Puerto Rico Rumors
Before Malik was born, basketball was already a part of his family’s life. His father, Michael Beasley, was playing professional ball overseas in Chile, the Dominican Republic and Puerto Rico. Malik can still recall the old newspaper clippings with stories in Spanish detailing some of his dad’s best games. “He has these newspapers from his time playing. They’re old and covered in coffee stains. I couldn’t ever read them because they were in Spanish, but I would just say, ‘wow, that could be me.’” By the age of two, Malik already have a basketball in his hand. “My first word was ‘basket.’”
His dad put Malik into an organization basketball YMCA program where Malik began to learn how to play the game. From then now, Malik and his father began to put in the work. “Once I decided I loved the game, it was time to get to work.” From early morning workouts to practices to games, Michael Beasley was along to help support Malik. “At first those early mornings, I didn’t really like it. At 6AM, I didn’t want to get up. But then, when I realized I really could make it to the NBA, it was my dad who I had to wake up instead of me.”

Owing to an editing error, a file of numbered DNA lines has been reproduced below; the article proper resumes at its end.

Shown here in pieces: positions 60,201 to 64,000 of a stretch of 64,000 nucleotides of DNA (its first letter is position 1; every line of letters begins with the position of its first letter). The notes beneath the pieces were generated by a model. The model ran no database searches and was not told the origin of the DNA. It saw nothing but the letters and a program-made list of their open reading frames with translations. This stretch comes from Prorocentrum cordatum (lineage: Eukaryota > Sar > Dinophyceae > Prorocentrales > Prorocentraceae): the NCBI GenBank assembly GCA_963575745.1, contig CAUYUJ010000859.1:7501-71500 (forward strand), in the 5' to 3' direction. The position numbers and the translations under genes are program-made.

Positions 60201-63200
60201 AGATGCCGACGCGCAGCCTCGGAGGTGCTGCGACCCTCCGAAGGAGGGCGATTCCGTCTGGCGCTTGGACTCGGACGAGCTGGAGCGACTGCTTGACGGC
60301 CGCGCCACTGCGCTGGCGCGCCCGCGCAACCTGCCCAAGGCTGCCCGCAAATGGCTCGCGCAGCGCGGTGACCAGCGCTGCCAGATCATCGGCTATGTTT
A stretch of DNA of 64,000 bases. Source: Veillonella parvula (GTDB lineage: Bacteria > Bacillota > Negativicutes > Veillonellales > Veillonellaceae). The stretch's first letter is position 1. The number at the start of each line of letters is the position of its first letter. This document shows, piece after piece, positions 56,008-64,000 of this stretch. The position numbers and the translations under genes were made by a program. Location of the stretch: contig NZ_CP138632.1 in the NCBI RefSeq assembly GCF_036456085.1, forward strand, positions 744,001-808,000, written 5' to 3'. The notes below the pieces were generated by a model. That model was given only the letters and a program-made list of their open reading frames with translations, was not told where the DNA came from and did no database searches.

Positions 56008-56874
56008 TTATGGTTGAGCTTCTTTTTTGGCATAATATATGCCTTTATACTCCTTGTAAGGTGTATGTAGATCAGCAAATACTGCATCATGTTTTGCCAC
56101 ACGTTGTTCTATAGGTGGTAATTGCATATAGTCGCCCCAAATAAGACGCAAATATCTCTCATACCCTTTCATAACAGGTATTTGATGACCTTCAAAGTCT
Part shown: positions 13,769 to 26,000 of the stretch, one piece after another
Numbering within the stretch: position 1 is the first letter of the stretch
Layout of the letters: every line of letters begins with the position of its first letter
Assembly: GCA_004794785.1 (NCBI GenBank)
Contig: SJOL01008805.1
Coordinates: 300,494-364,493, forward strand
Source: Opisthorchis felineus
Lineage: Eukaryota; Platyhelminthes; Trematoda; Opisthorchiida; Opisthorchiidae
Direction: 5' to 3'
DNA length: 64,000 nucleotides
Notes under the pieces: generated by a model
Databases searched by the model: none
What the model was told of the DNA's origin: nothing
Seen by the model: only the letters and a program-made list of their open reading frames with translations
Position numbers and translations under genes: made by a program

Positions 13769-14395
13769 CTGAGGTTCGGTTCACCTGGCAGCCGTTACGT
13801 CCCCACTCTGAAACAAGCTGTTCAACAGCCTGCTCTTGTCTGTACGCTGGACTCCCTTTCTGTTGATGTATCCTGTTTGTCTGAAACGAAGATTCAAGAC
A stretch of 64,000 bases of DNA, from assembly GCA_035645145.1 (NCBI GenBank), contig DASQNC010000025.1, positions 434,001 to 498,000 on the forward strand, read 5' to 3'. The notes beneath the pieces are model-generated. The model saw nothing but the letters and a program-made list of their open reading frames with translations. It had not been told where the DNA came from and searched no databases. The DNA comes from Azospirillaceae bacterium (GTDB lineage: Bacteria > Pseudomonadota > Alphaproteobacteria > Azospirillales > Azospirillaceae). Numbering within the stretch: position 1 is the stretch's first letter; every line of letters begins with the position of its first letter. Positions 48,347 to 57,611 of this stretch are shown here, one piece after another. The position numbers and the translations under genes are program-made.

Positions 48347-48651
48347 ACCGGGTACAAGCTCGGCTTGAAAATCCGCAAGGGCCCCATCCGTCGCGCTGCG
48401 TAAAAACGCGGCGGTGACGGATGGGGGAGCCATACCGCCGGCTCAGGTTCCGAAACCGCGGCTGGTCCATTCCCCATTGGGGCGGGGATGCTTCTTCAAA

Anthony, a longtime soccer fan, said he had observed how the game had grown in recent years, particularly among youths. So when he learned of the opportunity to start a new club, he saw potential: to build something of his own and to contribute to a community that is important to him. “He wanted to bring something back to Puerto Rico,” said Adrian Whitbread, the club’s coach. “There was a void.”
“This is a long-term investment,” Anthony said last week. “It’s not something that I’m looking at as a get-rich-quick type of thing.” Asked how much money he had poured into the team, Anthony said, “That’s undisclosed.” Anthony covers the club’s losses, said Payne, who added that one of his goals was to see the club double its average home attendance, to 8,000 from about 4,000 a game last season. Ticket prices range from about $8 to $50. (Anthony wanted to sell them for $5 apiece before Payne intervened.)
Earlier this month, Rose had his first chance this summer to hang with Anthony over a few days. They were in Puerto Rico, where more than half of the Knicks came to support the star’s seventh annual “A Very Melo Weekend” community event in his home country. In between enjoying the festivities, which included Anthony unveiling his seventh refurbished basketball court in town, the players trained in the gym and ran on the beach together. Rose said the Bulls never had an offseason bonding experience like that.